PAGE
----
Communication is key to succeed in business

Several years ago, a seasoned plumber wrote to the U.S. Bureau of Standards promoting a new procedure for cleaning pipes. The bureau replied: “The efficiency of the recommended solution is completely undisputed. However, there is an inherent incompatibility between the aforementioned solution and the basic chemical structures of the commonly used materials in current household and commercial pipeworks.”

The plumber wrote back saying, “Thanks, I really liked it, too.”

Within a few days, the bureau responded with another letter: “Don’t use hydrochloric acid! It eats holes in pipes!”

Wouldn’t it have been so much easier – and less expensive – to put it simply the first time?

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The word “communication” comes from the Latin “communico,” meaning “share.” We share ideas, thoughts, information and concerns.

Communication needs to be clear and understandable. Communication requires both effective sending and receiving. And if we don’t do it effectively, we have wasted our time.

Research psychologists tell us the average 1-year-old child has a three-word vocabulary. At age 2, most children have a working knowledge of 272 words. A year later, that number more than triples. At age 6, the average child has command of 2,562 words.

As adults, our word accumulation continues to grow, but the effective use of them does not necessarily follow. We can speak up to 18,000 words each day, but that doesn’t mean those messages are clear or correctly received.

No one can succeed in business … without developing good communication skills. The most basic yet crucial leadership skill is communication. It’s important to continue to evaluate your performance in these fundamental areas:

Speaking. You must be able to explain your requests and instructions, your ideas and your strategies to people inside and outside your organization.

Listening. Repeat and paraphrase what people say to make sure you understand and to show that you take their opinions seriously.

Writing. The paper trail you leave tells people a lot about how clearly you think and express yourself.

Leading meetings. You should encourage other people to share their ideas without letting discussions meander aimlessly. Sharpen your ability to … elicit productive comments.

Resolving conflict. Conflict can be subtle, but you still must defuse it if you want things to get done. You’ll use a lot of the skills already discussed to encourage people to open up and clear the air about their disagreements.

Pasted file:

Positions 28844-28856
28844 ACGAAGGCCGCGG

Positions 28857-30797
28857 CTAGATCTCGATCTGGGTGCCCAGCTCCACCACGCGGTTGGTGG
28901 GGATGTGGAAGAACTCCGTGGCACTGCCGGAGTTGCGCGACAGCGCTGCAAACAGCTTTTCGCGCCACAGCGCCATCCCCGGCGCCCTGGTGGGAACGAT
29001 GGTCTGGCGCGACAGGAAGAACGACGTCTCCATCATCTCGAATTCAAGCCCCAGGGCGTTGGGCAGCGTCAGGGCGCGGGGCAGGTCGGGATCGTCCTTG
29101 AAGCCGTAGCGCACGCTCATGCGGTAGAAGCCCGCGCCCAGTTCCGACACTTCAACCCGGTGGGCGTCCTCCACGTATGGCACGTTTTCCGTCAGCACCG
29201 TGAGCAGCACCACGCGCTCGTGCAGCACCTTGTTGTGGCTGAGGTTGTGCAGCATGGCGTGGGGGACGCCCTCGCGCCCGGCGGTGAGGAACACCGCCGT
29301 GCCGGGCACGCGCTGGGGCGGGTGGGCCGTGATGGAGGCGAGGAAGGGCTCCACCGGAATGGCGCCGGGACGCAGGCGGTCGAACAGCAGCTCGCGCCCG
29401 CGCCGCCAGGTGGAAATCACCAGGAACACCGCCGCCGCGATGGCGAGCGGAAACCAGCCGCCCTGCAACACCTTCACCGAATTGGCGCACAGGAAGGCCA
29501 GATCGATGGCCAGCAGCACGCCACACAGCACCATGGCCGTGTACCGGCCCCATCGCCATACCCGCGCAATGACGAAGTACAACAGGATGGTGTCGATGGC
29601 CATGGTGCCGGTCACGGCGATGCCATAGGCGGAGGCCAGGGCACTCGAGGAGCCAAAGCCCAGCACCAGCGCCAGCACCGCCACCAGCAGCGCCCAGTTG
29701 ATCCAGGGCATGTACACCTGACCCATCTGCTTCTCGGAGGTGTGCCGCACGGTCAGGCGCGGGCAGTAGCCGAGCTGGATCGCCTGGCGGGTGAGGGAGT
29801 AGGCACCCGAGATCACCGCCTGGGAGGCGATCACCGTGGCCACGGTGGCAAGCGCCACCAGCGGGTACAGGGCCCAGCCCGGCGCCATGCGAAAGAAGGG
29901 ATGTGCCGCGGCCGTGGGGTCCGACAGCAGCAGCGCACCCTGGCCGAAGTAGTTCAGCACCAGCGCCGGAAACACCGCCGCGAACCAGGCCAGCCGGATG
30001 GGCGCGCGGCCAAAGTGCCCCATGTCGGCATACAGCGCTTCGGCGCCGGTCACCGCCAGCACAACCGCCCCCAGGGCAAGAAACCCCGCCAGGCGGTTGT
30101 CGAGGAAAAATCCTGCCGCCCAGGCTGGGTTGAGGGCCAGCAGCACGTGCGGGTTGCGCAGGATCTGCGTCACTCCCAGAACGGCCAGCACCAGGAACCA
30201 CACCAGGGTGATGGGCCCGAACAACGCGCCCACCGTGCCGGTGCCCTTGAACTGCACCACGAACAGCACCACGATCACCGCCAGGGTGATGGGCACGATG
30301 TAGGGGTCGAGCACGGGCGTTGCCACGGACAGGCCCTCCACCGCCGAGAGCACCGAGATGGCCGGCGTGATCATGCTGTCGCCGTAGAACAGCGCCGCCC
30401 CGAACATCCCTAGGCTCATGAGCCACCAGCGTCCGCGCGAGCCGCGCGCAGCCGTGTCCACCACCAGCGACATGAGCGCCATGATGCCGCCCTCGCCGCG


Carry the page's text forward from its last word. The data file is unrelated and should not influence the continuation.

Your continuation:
Persuasion. The right words can stimulate agreements, offer alternate points of view, provoke thoughtful consideration and bring people around to your way of thinking.

Perhaps the most helpful advice came from Peter Drucker, the late management guru, who said, “The most important thing in communication is to hear what isn’t being said.”

Beware of misinterpreting simple messages because of your perception of the sender’s meaning or intent. Here’s an eye-opening fact: The 500 most common words in the English language have more than 14,000 definitions. That explains why so many verbal interactions often create confusion and misunderstanding.

Two people meet at an art exhibition. “What is your line of work?” asked the woman.

“I’m an artist,” came the reply.

“This is so exciting! I’ve always wanted my portrait painted. Could you do that?” said the woman.

“That’s my specialty!” the artist said.

“Wonderful!” she said. “I just have one request. I want the painting done in the nude.”

The artist hesitated for a minute and then said, “I’ll have to get back to you.”

A few days later the artist called the potential customer to discuss the plan. “I’m willing to do the painting as you requested,” the artist said, “but I have one stipulation. I want to leave my socks on. I need somewhere to put my paintbrushes.”

Mackay’s Moral: It is wiser to choose what you say than say what you choose.

Harvey Mackay is the author of the New York Times best-seller “Swim With the Sharks Without Being Eaten Alive.” He can be reached through his website,